Whenever the S&P 500 does take out its 2/19 high, the question is whether the new high represents a breakout where the S&P 500 keeps rallying into evergreen territory, or does it run out of gas after finally reaching a new milestone?  To shed some light on this question, we looked at the S&P 500’s performance following each prior streak of similar duration without a new high.  To read the report, start a two-week free trial to Bespoke Premium today.

Small Business Split

After two months of some of the largest gains to small business confidence on record, NFIB’s Small Business Optimism index pulled back slightly in July. The index fell 1.8 points to 98.8 which was also below expectations of a reading of 100.5. While lower sequentially and still well off the highs from prior to the pandemic, July’s level of 98.8 was less than half a point from the historic average for small business optimism of 98.4.

Overall, breadth was very mixed in the July report.  Of the ten components of the headline index, four fell, one was unchanged and the other five rose.  As the pandemic drags on, the most glaring decline weighing on the headline number was for expectations of improvements in the economy.  Fewer companies reported now as a good time to expand (that index fell to 11 from 13 in June) and a net percentage of 25% expect the economy to improve compared to 39% in June.  The 14 point decline is tied with an identical decline in August of 2011 for the seventh-largest MoM decline on record for that index, but it only leaves that component in the 81st percentile of all readings. In other words, small businesses are less optimistic for the future than they were in June, but on net are still expecting the economy to improve.  That can be seen through hiring plans as a higher share plan to increase employment and increase capital expenditures with those indices rising 2 points and 4 points, respectively. On the other hand, fewer businesses plan to increase inventories as those expecting higher sales remains muted albeit improving. That can also be seen through the 3 point rise in the index for actual earnings changes. Fewer businesses were also reporting weak sales as the most pressing issue for business.

Additionally, although they are not inputs to the headline index, a record low of 26 percent reported borrowing on a regular basis, though, the cause of that does not appear to be due to credit availability. The index for credit availability was slightly higher in July and remains in the top 5% of all readings. The most important issues echo this as only 1% reported financials and interest rates to be the biggest issue; unchanged from last month.  The biggest issue for businesses remains the quality of labor. That index rose from 19 in June to 21 in July.  Click here to view Bespoke’s premium membership options for our best research available.

Bespoke’s Morning Lineup – 8/11/20 – New Highs Back in View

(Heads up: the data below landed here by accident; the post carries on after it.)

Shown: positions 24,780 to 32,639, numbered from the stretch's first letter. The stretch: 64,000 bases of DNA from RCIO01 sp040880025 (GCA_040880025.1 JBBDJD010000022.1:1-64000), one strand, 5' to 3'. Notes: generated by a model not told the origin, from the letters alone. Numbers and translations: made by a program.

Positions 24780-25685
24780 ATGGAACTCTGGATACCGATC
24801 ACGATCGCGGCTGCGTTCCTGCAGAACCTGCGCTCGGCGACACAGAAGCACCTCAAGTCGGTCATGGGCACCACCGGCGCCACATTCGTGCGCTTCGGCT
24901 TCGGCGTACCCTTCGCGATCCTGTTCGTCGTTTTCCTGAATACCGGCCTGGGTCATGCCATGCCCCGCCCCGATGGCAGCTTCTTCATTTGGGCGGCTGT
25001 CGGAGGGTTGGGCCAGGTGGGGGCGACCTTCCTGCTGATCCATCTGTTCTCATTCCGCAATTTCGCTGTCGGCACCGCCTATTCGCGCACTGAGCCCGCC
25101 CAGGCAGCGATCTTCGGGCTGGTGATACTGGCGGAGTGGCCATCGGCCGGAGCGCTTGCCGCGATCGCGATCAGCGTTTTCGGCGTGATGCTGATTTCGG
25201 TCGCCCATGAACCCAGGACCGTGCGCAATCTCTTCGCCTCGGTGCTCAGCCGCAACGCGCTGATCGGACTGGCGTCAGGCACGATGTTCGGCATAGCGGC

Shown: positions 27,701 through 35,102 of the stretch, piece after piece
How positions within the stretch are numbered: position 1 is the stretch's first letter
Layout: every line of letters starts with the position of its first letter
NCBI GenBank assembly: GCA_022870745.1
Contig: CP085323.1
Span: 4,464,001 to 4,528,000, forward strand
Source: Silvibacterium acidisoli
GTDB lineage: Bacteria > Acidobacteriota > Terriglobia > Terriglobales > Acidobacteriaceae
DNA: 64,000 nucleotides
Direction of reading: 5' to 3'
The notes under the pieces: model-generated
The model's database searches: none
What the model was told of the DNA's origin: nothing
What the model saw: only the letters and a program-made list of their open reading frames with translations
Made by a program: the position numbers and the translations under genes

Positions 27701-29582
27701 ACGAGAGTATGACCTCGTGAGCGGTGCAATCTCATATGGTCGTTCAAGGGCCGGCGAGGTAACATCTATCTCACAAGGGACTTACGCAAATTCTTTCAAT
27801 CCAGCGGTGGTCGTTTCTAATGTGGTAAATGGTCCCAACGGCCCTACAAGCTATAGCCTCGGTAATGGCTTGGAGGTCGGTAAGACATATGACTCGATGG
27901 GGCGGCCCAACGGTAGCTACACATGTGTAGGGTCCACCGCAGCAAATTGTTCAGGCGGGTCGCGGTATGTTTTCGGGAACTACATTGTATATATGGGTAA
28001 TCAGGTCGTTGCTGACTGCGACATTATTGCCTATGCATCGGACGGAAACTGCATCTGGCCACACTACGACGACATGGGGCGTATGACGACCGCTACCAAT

See what’s driving market performance around the world in today’s Morning Lineup.  Bespoke’s Morning Lineup is the best way to start your trading day.  Read it now by starting a two-week free trial to Bespoke Premium.  CLICK HERE to learn more and start your free trial.

Can we make it eight in a row? Based on this morning’s move in the futures, the DJIA and S&P 500 are both on pace to extend their current seven-day winning streaks to eight.  The Nasdaq, meanwhile, is working on its own streak as it is on pace to underperform the S&P 500 for the third straight day.

In economic news, the NFIB Small Business Optimism report missed expectations, and PPI came in much higher than expected.  That hotter than expected inflation data hasn’t had any impact on futures as of yet, though.

Be sure to check out today’s Morning Lineup for a rundown of the latest stock-specific news of note, market performance in the US and Europe, trends related to the COVID-19 outbreak, and much more.


As the S&P 500 sets its sights on new record highs, its cumulative A/D line has already set the path. With a number of positive readings in the last few days, the cumulative A/D line has broken out of its short consolidation range from the last couple of weeks.  That’s an encouraging sign for the direction of the market going forward, even as tech starts to take a back seat.

A Rare Case of the Mondays for the Nasdaq

For most of us, Monday is the worst day of the week, but for the Nasdaq lately, it doesn’t get any better than Monday.  The chart below shows the Nasdaq’s performance on Mondays since the closing low for the S&P 500 on 3/23.  On that day, the Nasdaq fell a pedestrian 0.3%.  Since then, Mondays have been a blockbuster.  In the 19 weeks between 3/23 and today, the Nasdaq’s average gain on Mondays (or Tuesday if Monday was a holiday) has been +1.4% with only two declines.  Not only that, but on 13 of those Mondays, the Nasdaq has been up over 1%, including eight of the last nine heading into this week.  On a cumulative basis, half of the Nasdaq’s entire gain off of the March 23rd lows was from Mondays alone.  With the Nasdaq down half of a percent so far today, the magnitude of the decline isn’t all that notable but relative to other Mondays recently, it stands out like a sore thumb.  Click here to view Bespoke’s premium membership options for our best research available.